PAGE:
JONESBORO, AR -- You might think racing motorcycles or even just riding motorcycles requires two legs. Well, think again. One Region 8 man who lost his leg from above the knee is showing others why handicaps don't always have to mean limitations.
Shane Tacker of Bono is practicing for an extreme amateur sporting competition in Orlando for people living with a limb loss, but this isn't his first race since he lost his leg.
Shane has been riding and racing motorcycles for 9 years now, but 7 of those years were spent riding with two legs. Today, he rides with only one.
Two years ago, Shane was riding his bike when a car hit him. Doctors had to remove his left leg.
"I wasn't a one legged guy who one day decided to race motorcycles. I was already a motorcycle racer that lost a leg so for me it wasn't a decision to go," says Tacker.
A natural choice that he says saved him from misery. Just three months after the crash, Shane returned to racing.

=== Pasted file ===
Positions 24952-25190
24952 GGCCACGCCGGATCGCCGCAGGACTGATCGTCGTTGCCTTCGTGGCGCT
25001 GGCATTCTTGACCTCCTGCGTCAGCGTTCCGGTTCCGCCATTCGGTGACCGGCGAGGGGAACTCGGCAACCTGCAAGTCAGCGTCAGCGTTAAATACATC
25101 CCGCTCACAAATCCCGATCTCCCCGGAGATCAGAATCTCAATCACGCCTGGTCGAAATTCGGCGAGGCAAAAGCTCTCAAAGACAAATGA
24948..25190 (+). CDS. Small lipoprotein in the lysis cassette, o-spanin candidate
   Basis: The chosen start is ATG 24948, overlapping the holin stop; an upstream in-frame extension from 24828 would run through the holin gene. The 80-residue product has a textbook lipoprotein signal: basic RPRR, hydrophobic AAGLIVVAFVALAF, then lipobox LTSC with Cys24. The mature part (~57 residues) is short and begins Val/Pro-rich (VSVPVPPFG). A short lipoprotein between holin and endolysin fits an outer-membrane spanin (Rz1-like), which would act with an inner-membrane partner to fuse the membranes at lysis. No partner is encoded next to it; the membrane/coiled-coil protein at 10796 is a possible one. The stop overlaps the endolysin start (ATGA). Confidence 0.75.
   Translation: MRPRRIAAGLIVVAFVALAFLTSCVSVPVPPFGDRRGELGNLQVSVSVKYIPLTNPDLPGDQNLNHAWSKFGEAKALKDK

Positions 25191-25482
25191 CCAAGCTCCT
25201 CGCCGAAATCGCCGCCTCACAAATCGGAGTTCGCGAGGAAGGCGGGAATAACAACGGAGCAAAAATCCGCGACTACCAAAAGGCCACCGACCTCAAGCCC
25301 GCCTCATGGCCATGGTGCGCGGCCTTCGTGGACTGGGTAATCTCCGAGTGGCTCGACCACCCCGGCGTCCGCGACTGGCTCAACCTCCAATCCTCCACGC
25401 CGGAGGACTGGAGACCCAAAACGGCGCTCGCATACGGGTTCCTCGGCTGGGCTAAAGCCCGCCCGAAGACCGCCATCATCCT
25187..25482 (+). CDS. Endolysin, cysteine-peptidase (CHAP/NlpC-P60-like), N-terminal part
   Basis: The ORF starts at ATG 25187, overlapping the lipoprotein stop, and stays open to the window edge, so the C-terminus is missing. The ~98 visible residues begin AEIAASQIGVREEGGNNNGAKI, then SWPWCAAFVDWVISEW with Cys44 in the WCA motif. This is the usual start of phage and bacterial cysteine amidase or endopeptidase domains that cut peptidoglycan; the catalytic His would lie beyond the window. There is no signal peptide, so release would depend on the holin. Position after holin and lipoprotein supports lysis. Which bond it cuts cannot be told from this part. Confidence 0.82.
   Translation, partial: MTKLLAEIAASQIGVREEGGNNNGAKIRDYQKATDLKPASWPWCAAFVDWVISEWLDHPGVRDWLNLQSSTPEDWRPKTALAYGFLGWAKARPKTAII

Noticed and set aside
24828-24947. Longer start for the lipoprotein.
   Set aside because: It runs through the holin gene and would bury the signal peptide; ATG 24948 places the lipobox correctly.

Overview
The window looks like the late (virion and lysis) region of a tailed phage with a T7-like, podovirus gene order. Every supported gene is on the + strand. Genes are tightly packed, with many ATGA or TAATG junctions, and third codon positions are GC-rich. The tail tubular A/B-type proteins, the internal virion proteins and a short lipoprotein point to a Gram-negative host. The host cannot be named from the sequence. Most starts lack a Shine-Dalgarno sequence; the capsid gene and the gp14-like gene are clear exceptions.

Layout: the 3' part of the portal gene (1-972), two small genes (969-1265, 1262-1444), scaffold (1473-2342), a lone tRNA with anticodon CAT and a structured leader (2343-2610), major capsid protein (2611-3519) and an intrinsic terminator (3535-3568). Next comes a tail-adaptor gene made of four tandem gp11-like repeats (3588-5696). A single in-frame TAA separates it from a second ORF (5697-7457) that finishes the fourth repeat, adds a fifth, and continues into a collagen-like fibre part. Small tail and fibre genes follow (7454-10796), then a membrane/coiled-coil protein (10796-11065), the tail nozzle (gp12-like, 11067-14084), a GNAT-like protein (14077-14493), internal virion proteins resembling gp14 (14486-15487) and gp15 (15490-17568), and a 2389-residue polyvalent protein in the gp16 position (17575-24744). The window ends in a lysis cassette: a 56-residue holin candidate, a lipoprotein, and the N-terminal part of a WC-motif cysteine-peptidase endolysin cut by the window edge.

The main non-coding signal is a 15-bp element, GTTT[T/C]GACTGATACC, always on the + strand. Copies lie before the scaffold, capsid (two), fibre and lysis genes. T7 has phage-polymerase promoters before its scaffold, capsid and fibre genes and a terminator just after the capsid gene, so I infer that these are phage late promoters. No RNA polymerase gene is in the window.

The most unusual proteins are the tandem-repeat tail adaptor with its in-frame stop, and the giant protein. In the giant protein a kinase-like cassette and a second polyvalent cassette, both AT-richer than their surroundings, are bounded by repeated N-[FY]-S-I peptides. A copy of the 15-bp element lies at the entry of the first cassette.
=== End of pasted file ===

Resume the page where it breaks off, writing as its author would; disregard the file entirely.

"I just got on the motorcycle and went and I ran through every emotion there is during that race, but I saw the checkered flag," says Tacker.
A sight that came with a whole new outlook on racing. The motorcycle had to be built for him. Instead of shifting gears with his left foot like other bikers, he's got custom gear shifts on the handle bars.
"It's an electronic actuator that moves the same gears everybody else changes gears with except I use just the two buttons on the handle bar now," says Tacker.
Although he's riding a modified bike and living in a much different body, Shane says making the choice to continue doing something he loves was an easy decision.
"All these other physical things that a person might could do other than ride motorcycles, well I no longer can do those so this is what I've got and it was basically cause I was afraid not to do it," says Tacker.
And that and the will to compete again is what's driving Shane to the O & P Extremity Games in Orlando, another new experience he looks forward to learning from.
"It's a lot different when the guy rubbing handle bars with you is fighting the same battle you're fighting and that's going to be a whole lot different," adds Tacker.